Tale author quizzed by curious readers at luncheon

Posted: Saturday, March 9, 2013 
By Ben Beagle Special to The Daily News |

Author Peter Troy passed some tough, but good-natured questioning from retired English teachers about his limited use of quotations and other rule-breaking grammar decisions during a lunch-time discussion of his novel “May the Road Rise Up to Meet You” on Friday.

The gathering was part of the “A Tale for Three Counties” community reading project and featured six winners of annual The Daily News-sponsored writing contest. Winners were Sue Briggs of Stafford, Marcia Riley of Batavia, Elizabeth Saleh of Corfu, Ruth Andes of Elba, and Ann Burlingham and Eleanor Jacobs of Perry. Andes is a first-time winner of the contest which is in its 10th year.

Troy’s novel — the first of a planned trilogy — tells the story of Ethan, an Irish immigrant who becomes a successful photographer; Marcella, a refined and education Spanish immigrant; and the slaves Micah and Mary. Their lives are brought together as the Civil War unfolds around them.

Jacobs, a former English teacher, was the first to ask about his use — or lack of — quotation marks on certain characters in his debut novel, “May the Road Rise Up to Meet You,” which is featured in this year’s Tale program.

“I wanted to give the characters their own voice, not just in the words but in the presentation of the words,” explained Troy, who used quotation marks whenever Marcella was talking because she was an educated character. For others, such as the slave Micah who often said nothing, but thought much, those ideas were expressed in italics.

The contest winners were unfazed by Troy’s literary technique.

Jacobs said it created a “wonderful experience.” And Briggs, another retired educator, “was into it from the first page.”

“I ignored all the italics and just got into the story,” Briggs said. “Then I read it again to appreciate the craftsmanship of the book. If the italics had intruded on the first read, then the book would not have had good craftsmanship.”

The Tale project, organized by libraries in Genesee, Orleans and Wyoming counties, has had a writing element since 2004. Entrants answered one of two questions and the winners chosen by Tale organizers. About a dozen entries were submitted this year.

The winners’ lunch provides a more personal setting for authors to discuss their books, writing and often share personal stories.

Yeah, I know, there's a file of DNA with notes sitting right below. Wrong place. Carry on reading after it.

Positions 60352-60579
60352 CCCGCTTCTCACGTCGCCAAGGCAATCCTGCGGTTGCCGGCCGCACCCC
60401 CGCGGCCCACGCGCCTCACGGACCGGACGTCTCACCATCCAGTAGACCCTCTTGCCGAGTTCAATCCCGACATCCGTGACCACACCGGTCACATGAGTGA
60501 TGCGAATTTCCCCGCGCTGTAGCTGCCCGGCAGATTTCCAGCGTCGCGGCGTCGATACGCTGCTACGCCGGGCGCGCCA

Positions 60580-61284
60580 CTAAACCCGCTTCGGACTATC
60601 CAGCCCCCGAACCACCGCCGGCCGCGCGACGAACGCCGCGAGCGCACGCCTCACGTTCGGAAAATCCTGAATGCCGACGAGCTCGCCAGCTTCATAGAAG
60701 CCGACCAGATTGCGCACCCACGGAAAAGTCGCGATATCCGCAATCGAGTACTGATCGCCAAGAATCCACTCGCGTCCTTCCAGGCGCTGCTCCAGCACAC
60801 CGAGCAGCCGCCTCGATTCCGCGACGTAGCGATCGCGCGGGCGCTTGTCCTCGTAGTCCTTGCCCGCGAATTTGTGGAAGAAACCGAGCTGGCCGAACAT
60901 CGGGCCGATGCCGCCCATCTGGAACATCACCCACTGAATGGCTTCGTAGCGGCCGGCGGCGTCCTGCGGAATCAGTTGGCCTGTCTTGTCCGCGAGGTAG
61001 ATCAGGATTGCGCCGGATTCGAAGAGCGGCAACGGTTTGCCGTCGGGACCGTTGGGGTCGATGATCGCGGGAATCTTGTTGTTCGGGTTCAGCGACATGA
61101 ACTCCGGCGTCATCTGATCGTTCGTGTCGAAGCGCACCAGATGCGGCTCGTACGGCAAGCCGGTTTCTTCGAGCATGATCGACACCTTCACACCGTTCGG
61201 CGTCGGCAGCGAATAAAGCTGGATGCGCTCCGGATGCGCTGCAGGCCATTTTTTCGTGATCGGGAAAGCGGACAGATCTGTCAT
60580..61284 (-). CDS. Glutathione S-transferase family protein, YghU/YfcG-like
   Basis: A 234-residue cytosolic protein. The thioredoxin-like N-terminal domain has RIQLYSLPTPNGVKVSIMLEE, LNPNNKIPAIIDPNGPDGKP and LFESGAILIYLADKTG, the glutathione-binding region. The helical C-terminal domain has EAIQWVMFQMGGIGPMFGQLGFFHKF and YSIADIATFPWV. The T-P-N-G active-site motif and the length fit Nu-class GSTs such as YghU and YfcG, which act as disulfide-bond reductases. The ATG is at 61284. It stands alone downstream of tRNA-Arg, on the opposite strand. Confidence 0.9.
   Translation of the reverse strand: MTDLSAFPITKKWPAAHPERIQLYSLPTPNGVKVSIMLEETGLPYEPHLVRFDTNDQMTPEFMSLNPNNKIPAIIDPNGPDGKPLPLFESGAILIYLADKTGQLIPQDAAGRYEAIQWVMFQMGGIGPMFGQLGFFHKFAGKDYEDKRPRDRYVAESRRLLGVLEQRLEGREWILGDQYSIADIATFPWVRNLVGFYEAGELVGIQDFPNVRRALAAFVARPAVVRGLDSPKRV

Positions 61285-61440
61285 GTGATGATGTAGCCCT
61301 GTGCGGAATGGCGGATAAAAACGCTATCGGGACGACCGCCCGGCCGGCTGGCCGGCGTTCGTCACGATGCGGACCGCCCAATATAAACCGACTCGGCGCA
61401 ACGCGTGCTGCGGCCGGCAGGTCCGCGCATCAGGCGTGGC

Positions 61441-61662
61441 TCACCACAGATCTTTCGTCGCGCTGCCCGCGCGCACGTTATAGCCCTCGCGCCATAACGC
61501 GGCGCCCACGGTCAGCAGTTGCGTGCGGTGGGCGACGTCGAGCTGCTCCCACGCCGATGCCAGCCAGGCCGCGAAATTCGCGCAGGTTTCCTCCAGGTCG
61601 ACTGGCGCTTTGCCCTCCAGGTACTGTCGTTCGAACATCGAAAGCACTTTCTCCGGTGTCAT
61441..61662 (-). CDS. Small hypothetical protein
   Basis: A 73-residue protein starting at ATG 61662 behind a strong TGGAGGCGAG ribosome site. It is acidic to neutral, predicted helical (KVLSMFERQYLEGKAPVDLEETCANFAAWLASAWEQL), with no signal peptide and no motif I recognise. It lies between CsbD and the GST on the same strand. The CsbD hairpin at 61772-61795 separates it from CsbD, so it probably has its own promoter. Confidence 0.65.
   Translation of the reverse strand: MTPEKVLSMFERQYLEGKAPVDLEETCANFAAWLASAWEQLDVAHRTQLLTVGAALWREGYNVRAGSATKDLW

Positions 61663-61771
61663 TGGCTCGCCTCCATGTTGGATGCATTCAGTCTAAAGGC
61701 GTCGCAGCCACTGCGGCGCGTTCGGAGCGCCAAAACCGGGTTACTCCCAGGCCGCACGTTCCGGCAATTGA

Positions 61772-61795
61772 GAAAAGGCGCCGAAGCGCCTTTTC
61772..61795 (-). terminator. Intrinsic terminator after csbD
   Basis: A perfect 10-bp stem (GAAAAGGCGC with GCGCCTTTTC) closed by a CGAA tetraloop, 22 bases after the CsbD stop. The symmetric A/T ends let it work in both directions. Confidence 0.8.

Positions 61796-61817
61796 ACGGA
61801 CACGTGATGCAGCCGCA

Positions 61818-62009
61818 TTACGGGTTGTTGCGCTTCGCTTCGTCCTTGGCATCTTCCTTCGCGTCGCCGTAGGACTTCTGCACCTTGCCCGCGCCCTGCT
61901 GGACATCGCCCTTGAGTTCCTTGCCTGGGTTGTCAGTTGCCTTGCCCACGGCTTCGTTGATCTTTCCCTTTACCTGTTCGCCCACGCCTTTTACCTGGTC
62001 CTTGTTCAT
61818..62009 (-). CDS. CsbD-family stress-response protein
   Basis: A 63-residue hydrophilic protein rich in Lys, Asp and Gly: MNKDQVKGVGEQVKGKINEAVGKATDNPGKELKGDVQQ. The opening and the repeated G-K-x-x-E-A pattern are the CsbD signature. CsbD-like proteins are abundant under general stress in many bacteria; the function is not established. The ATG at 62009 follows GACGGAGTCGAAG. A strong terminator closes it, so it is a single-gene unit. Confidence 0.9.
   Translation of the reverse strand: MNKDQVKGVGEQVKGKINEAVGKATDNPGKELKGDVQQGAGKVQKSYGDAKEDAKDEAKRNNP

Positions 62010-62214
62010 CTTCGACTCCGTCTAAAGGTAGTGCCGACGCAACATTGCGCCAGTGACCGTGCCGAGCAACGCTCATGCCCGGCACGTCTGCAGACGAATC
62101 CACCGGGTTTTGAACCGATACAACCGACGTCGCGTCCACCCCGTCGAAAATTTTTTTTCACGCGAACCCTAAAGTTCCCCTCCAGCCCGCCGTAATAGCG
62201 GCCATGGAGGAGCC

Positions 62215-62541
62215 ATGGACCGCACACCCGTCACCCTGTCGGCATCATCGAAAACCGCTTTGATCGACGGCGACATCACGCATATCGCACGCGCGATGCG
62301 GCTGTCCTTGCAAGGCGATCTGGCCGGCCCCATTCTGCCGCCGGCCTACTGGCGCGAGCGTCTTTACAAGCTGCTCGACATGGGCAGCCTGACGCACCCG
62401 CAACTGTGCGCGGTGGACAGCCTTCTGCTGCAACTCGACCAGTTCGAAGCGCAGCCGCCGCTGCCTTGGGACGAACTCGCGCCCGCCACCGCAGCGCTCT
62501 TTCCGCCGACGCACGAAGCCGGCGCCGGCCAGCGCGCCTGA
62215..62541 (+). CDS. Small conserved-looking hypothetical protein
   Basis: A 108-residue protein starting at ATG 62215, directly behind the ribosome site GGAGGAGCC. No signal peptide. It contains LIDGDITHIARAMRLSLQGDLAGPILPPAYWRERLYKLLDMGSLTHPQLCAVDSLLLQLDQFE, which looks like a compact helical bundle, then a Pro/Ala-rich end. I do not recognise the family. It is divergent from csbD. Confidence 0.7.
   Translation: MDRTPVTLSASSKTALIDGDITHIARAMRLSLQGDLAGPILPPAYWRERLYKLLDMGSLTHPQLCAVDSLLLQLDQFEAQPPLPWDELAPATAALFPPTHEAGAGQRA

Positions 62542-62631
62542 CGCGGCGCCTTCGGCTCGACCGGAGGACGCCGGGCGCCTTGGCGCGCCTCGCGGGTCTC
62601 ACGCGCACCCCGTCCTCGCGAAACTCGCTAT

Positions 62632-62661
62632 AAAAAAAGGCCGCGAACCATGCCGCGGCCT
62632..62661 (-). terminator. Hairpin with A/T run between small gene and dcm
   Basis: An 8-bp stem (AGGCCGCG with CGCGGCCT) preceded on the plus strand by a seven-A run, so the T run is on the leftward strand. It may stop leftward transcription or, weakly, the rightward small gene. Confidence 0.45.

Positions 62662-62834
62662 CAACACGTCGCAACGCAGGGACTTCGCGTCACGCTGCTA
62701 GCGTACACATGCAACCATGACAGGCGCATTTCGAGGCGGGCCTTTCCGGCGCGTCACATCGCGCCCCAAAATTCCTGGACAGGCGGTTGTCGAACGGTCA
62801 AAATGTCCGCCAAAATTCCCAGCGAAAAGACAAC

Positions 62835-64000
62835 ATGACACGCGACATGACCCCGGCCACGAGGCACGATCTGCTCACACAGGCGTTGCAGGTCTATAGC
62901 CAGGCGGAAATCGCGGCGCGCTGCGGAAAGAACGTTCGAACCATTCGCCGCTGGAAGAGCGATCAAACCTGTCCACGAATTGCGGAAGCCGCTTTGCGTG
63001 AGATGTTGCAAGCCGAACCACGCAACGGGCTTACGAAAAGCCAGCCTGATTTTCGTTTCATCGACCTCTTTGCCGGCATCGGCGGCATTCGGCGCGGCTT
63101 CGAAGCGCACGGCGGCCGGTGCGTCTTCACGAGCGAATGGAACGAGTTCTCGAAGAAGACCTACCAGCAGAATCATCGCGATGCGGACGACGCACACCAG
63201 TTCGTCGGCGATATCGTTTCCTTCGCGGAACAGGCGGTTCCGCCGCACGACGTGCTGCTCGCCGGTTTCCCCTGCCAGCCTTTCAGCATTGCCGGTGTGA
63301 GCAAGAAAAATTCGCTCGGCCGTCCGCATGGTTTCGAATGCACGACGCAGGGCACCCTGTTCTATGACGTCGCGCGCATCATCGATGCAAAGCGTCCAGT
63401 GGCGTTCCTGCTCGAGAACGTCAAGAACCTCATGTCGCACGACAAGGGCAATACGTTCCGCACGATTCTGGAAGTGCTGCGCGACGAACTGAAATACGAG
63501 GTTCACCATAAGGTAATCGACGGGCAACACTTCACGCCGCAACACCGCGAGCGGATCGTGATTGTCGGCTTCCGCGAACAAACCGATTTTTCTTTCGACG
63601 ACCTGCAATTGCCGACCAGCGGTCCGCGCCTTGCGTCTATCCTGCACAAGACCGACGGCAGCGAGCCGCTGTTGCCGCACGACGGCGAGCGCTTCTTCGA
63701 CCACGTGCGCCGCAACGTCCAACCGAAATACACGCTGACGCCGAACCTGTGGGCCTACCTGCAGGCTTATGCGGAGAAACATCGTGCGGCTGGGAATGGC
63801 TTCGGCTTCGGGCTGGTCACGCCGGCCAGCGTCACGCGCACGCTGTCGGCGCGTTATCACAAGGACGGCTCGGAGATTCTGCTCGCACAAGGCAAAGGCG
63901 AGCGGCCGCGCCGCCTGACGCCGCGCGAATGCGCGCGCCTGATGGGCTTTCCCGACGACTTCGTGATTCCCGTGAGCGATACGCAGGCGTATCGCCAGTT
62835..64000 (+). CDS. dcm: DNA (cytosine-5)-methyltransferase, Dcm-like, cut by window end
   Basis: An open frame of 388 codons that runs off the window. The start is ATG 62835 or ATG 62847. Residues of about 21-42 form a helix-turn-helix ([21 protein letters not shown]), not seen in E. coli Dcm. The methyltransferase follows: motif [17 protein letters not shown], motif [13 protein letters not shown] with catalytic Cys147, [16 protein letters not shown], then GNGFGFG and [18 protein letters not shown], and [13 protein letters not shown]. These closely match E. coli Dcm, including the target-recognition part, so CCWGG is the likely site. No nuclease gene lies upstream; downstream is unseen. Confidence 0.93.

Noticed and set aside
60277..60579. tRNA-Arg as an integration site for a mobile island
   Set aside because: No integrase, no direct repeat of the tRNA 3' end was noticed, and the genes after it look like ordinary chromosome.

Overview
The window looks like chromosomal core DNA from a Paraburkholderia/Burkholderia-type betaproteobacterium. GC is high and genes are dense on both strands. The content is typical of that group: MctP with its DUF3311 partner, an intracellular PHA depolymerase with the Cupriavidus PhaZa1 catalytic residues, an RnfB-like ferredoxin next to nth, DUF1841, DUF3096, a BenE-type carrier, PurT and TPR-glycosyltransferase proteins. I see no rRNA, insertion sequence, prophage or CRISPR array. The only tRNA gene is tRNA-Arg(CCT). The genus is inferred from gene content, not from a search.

From Troy, the winners also learned:

— That Ethan’s voice was inspired by Irish immigrant Frank McCourt’s writings.

“Reading ‘ ’Tis,’ I could hear Ethan,” Troy said of McCourt’s memoir. “I thought I was done, but it was so powerful to me that I went back to explore the language with Ethan and found his Irish brogue. And if I did that with Ethan, I had to do it with the others.”

— Lessons learned in high school, which included a rigorous writing program with peer reviews, taught Troy “the preciousness of words and descriptions.” One student, Troy recalled, would have “10 adjectives for every noun.”

“How many ways can you describe an apple?” Troy asked.

— He was always reading in school, “but not necessary the books I was supposed to,” he said, in relating a story about how he hid the voluminous “History of the Third Reich” in a notebook during a period of assigned reading. When the teacher stopped at his desk and moved the notebook to see the book, the teacher simply cocked his head, raised an eyebrow and said “OK.”

— As a teacher, Troy said he “tried to get across to kids to have a love of learning, not a love of grades.”

Troy has one more Tale talk and booksigning at 2 p.m. today in the auditorium at Perry Elementary/Middle School, 50 Olin Ave., Perry.

“This has been a wonderful experience for me,” said Troy, who presented a talk Friday night at Hoag Library, Albion, on Friday night, and programs Thursday at Richmond Memorial Library and Genesee Community College, both in Batavia.

Next week, he will return to writing the second book in hopes of finishing this summer.

“This has drawn me back in to the story and the characters,” Troy said. “I can hear the voices of the characters saying, hey, get back to the story.”

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Courtesy of Batavia Newspapers Corporation

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